Me: Hi, I’m Square Girl and I’m an ABA consultant.
Everyone: Hi Square Girl
Whew. Now that we got that out of the way, I feel a lot better. Well, actually I’d feel much better if I talked about it a little more. To me, “autism” is not just a word, a field, a job or a career. To me, “autism” is more like a teacher, a guide, and a journey. When it comes to knowledge of the field, I am quite aware of all the controversy surrounding, well, just about EVERYTHING. Semantics are controversial, as are “Causes”, “Cures”, “Treatments”, “Acceptance”, “Epidemic” etc. but I will not go on with this ever expanding list of items…and it is. Ever expanding. Which is why I woke up in the middle of the night last year and had a Jerry Maguire moment of seemingly temporary insanity and wrote this essay on why there is so much anger, animosity and distrust in this field, which is ultimately one reason: Fear. And of course the only antidote to fear is Love. So while I will save all of that for another post, when another wave of “clarity” or “temporary insanity” (feel free to chose your own semantic in this case, and trust that I will not be offended) overcomes me, I will share a little about my experience and exposure to teaching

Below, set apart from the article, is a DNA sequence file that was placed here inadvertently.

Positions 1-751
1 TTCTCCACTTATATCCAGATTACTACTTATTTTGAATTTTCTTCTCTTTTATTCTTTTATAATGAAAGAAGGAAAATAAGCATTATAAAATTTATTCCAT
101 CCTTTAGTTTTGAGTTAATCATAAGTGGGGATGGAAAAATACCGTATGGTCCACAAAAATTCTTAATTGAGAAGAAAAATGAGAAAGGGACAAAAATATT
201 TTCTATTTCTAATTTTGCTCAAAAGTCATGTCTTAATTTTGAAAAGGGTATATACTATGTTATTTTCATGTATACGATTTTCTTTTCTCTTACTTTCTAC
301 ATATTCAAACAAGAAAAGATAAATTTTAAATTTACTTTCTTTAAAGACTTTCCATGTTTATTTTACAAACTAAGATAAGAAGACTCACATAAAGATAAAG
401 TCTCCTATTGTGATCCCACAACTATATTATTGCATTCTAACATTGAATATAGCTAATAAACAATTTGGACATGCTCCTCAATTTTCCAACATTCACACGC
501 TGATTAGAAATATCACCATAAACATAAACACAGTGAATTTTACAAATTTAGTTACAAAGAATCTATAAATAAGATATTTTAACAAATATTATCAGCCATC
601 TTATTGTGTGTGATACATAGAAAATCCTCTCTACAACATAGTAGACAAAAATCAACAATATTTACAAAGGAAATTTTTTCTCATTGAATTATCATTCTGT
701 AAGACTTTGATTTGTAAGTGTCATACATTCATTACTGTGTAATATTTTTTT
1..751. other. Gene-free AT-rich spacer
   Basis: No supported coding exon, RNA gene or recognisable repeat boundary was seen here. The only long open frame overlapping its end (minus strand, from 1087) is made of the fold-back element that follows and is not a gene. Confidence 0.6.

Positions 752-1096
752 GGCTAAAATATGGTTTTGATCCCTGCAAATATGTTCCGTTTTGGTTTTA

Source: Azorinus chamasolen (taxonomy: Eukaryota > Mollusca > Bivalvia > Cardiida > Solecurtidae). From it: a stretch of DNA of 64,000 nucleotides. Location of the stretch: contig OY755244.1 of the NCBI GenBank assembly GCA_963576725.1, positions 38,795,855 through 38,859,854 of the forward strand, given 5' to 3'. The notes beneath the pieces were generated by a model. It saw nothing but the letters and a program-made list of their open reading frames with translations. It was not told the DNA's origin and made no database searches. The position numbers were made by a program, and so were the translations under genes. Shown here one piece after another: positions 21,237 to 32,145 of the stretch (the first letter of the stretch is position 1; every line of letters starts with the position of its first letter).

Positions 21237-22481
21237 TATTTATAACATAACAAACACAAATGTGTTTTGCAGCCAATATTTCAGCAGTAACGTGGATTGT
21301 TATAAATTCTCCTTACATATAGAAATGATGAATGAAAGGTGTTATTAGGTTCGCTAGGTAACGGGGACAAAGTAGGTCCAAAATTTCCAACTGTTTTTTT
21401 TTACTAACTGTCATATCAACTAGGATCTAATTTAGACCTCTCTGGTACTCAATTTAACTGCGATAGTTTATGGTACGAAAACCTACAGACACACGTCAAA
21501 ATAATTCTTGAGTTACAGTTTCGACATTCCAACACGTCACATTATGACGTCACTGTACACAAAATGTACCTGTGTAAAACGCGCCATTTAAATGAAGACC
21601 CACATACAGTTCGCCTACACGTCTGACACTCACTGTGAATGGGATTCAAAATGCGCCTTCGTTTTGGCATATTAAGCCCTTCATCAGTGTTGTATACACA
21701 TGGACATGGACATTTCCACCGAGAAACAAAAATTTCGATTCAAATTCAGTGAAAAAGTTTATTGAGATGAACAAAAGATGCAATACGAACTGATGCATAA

(ABA or not…why does everything have to be about semantics).
When ABA became a heated issue…oh wait, it always has been. When I realized ABA was a heated issue, I began to question if it was the right approach and received training in all other types of therapies including in Pivotal Response Training, Natural Language Paradigm and RDI (RDI from Dr. Greenspan ala Big Brother Style). For those of you who don’t know, Greenspan doesn’t travel, so you either have to go to Washington to get trained or receive training via a big gigantic screen where he demonstrates that he can see everyone in the room by describing what various people in the room are wearing and doing. It was actually kinda creepy if you ask me. It was after this, that I realized that what it all boils down to is teaching and the fact that the children I worked with ran to the door to greet me and seemed to love learning and all the other fun stuff we did (singing, piggy back rides, chasing, engaging, etc.) what I was doing…my adapted version of ABA wasn’t as tortuous as some would have people believe. And in contemplating teachers, styles, methodologies, etc. I thought about my own childhood teachers
and my feelings about each of them.